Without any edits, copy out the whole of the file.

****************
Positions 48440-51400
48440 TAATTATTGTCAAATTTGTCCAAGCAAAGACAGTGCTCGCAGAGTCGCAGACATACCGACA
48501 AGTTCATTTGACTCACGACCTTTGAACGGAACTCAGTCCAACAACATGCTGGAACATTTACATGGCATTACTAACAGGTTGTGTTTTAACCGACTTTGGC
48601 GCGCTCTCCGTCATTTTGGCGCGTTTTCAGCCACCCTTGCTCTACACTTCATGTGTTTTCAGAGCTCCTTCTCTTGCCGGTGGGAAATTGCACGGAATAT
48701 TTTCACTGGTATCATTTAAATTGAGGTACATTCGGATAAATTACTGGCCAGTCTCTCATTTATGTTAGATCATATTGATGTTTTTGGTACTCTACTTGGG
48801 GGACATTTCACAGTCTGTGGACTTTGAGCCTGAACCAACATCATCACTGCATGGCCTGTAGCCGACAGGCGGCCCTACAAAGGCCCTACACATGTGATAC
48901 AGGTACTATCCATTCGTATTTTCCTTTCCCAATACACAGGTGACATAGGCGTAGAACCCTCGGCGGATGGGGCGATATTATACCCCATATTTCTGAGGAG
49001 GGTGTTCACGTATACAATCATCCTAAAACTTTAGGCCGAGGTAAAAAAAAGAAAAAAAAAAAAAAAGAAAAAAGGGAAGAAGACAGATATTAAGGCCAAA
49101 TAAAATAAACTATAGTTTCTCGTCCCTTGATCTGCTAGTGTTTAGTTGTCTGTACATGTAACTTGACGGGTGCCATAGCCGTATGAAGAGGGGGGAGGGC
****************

Positions 48440-51400
48440 TAATTATTGTCAAATTTGTCCAAGCAAAGACAGTGCTCGCAGAGTCGCAGACATACCGACA
48501 AGTTCATTTGACTCACGACCTTTGAACGGAACTCAGTCCAACAACATGCTGGAACATTTACATGGCATTACTAACAGGTTGTGTTTTAACCGACTTTGGC
48601 GCGCTCTCCGTCATTTTGGCGCGTTTTCAGCCACCCTTGCTCTACACTTCATGTGTTTTCAGAGCTCCTTCTCTTGCCGGTGGGAAATTGCACGGAATAT
48701 TTTCACTGGTATCATTTAAATTGAGGTACATTCGGATAAATTACTGGCCAGTCTCTCATTTATGTTAGATCATATTGATGTTTTTGGTACTCTACTTGGG
48801 GGACATTTCACAGTCTGTGGACTTTGAGCCTGAACCAACATCATCACTGCATGGCCTGTAGCCGACAGGCGGCCCTACAAAGGCCCTACACATGTGATAC
48901 AGGTACTATCCATTCGTATTTTCCTTTCCCAATACACAGGTGACATAGGCGTAGAACCCTCGGCGGATGGGGCGATATTATACCCCATATTTCTGAGGAG
49001 GGTGTTCACGTATACAATCATCCTAAAACTTTAGGCCGAGGTAAAAAAAAGAAAAAAAAAAAAAAAGAAAAAAGGGAAGAAGACAGATATTAAGGCCAAA
49101 TAAAATAAACTATAGTTTCTCGTCCCTTGATCTGCTAGTGTTTAGTTGTCTGTACATGTAACTTGACGGGTGCCATAGCCGTATGAAGAGGGGGGAGGGC